Rio Tinto has cut iron ore production guidance and faces ongoing problems with getting ships in and out of one of its key West Australian ports that was damaged by a cyclone last month, but analysts see rising prices more than compensating for its woes.

Page 21: Australia’s competition watchdog is prosecuting Bupa Aged Care’s ‘‘serious’’ failure to provide promised services, such as air conditioning in bedrooms and dementia ‘‘smart rooms’’ at its aged care homes across the country, despite the company self-reporting to the regulator and establishing a compensation scheme to pay back residents.

 

 

The Australian

Page 1: Bill Shorten was blindsided yesterday when Labor’s official campaign website deleted reams of information explaining his signature reforms to negative gearing and capital gains tax, and reposted simplified “fact sheets” with key details stripped out.

Page 2: Huge jumps in the amount of money leaving Australia for Luxembourg, Singapore, Switzerland and China have been recorded by Austrac, leading to an 8 per cent rise in the total funds transferred out of the country last year.

Page 4: Labor is backing away from a proposal for an economy-wide training levy on business to help workers adjust to technological change amid a backlash from business over the prospect of a new “robot tax”.

Page 5: The Migration Council of Australia has called on the incoming government to overhaul the immigration portfolio amid warnings that mismanagement of the migration program will have a “profound impact on our economy and our social cohesion”.

Page 19: A record 1.3 million property owners are running at a loss and claiming negative gearing for their investments, far outstripping the 856,000 who either break even or declare a profit, new Australian Taxation Office figures show.

Page 20: Dealmakers are anticipating additional consumer and dairy assets to hit the market soon with a fallout from the east coast drought expected to prompt some owners to cut their losses and sell out.

Wynn Resorts may have walked away from Crown Resorts for now, but the James Packer-backed casino operator is expected to be back on its agenda for a takeover at some stage, subject to its own share price movements.

Page 23: Shares in sought-after buy-now, pay-later group Zip Co took a breather yesterday after unlisted consumer finance business Latitude Financial Services denied any interest in the company.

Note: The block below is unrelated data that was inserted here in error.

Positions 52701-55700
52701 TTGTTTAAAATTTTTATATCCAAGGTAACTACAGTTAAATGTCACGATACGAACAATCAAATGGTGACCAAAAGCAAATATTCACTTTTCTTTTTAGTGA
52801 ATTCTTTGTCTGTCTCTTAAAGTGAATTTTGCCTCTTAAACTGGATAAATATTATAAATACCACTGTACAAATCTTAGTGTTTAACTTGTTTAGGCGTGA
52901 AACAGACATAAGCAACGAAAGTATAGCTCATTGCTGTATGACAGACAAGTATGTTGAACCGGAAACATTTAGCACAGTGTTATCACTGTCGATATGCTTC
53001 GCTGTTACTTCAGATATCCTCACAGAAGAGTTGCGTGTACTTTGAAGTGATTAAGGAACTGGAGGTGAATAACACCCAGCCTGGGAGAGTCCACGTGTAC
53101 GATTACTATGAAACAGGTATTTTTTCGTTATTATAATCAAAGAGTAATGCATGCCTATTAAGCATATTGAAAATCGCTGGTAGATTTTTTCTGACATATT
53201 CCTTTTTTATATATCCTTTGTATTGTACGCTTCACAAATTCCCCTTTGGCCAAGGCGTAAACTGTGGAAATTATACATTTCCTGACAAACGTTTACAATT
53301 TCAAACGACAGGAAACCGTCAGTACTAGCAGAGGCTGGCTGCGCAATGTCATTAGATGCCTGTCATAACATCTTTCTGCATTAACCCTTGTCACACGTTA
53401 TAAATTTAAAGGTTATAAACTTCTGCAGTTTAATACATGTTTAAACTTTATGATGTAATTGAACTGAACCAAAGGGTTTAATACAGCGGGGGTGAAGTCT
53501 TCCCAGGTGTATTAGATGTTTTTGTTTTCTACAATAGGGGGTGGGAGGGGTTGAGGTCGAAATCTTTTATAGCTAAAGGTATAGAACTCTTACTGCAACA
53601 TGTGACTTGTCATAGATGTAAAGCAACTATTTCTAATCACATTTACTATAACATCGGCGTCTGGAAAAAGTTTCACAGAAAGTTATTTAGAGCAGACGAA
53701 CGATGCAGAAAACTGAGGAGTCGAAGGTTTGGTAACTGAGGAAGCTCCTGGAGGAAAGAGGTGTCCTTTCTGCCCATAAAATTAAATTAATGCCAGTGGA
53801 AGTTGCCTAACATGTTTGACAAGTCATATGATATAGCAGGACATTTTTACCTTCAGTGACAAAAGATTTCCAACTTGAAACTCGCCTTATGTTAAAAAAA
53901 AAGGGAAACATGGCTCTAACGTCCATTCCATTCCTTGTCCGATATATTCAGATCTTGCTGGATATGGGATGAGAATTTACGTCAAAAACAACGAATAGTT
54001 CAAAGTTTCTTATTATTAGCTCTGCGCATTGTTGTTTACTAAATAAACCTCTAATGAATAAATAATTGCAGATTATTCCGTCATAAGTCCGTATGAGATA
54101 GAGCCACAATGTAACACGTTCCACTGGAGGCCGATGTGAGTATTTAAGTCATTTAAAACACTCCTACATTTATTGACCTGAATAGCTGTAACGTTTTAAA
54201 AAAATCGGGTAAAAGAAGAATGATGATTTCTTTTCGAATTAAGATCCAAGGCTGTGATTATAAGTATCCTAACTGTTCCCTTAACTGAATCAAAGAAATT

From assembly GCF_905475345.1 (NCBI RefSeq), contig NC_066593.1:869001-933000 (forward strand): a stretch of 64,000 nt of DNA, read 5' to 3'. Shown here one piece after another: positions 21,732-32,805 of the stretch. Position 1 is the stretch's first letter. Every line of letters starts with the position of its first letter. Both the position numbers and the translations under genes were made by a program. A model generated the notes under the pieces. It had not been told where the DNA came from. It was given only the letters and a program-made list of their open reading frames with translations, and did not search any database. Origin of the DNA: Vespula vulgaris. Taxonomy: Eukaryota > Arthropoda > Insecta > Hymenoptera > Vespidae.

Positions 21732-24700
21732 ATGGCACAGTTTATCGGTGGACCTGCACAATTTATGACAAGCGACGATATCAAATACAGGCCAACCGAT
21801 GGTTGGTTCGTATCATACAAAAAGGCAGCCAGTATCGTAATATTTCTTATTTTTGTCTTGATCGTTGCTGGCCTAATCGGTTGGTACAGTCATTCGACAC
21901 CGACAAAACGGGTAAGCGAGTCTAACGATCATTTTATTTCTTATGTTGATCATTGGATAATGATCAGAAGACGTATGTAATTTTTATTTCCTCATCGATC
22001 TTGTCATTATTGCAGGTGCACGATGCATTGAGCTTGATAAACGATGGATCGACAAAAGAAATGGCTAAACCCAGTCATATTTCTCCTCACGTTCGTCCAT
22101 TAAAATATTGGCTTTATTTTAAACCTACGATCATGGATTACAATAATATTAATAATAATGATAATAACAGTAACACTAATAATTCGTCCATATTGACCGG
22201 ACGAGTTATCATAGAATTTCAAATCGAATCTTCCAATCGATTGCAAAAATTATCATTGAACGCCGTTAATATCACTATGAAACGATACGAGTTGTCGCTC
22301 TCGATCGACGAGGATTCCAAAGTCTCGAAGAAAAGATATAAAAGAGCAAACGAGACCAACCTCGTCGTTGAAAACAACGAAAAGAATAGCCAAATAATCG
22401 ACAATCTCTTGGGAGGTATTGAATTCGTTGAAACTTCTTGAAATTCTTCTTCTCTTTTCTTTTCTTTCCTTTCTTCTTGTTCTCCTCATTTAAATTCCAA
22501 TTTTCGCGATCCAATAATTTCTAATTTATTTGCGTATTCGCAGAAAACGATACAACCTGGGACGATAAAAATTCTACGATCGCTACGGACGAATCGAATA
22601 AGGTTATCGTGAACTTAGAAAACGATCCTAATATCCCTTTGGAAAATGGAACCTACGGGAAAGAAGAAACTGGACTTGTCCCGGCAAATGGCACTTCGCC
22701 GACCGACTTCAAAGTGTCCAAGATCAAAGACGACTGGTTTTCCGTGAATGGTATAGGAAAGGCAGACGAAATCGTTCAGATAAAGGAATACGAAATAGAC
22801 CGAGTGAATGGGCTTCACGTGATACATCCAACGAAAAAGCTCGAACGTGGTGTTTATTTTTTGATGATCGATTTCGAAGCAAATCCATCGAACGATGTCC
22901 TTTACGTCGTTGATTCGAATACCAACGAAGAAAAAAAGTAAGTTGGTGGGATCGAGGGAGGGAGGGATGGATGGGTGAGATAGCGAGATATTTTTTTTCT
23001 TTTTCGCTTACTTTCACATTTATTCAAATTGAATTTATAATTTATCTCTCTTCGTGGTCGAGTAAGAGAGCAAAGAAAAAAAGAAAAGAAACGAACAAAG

The West Australian

Page 7: Council bosses already paid more than Premier Mark McGowan could see their salaries swell by thousands of dollars, flying in the face of the State Government’s pay freeze policy.

Page 10: Bill Shorten says he will install a West Australian in his cabinet if elected to the nation’s top job and is determined to reverse the downward jobs trend in the State.

Page 17: Huawei boss Ken Hu has taken a veiled swipe at Australia over the Federal Government’s decision to exclude the Chinese telecommunications giant from its 5G network.

Page 18: The Federal Government has been criticised for a “piecemeal” decision to make government funding available to streaming platforms such as Netflix.

Page 23: The nation’s biggest bank, the Commonwealth Bank, has been forced to repay 8000 staff up to $15 million in entitlements after embarrassing blunders left thousands of staff shortchanged.

Business: Tighter credit settings were having a greater effect on the residential property industry than any Labor plan to make negative gearing tax perks available only to investors in new property, Mirvac chief executive Susan Lloyd-Hurwitz said.

Chinese giant CITIC’s Cape Preston magnetite project is losing less money but remains well short of washing its face.

Iluka Resources chairman Greg Martin says a first strike against the mineral sands miner over its executive pay represents the changing environment in which the company operates.

Mineral sands miner MZI Resources’ struggle for survival has come to an abrupt end, with administrators taking control of the company yesterday.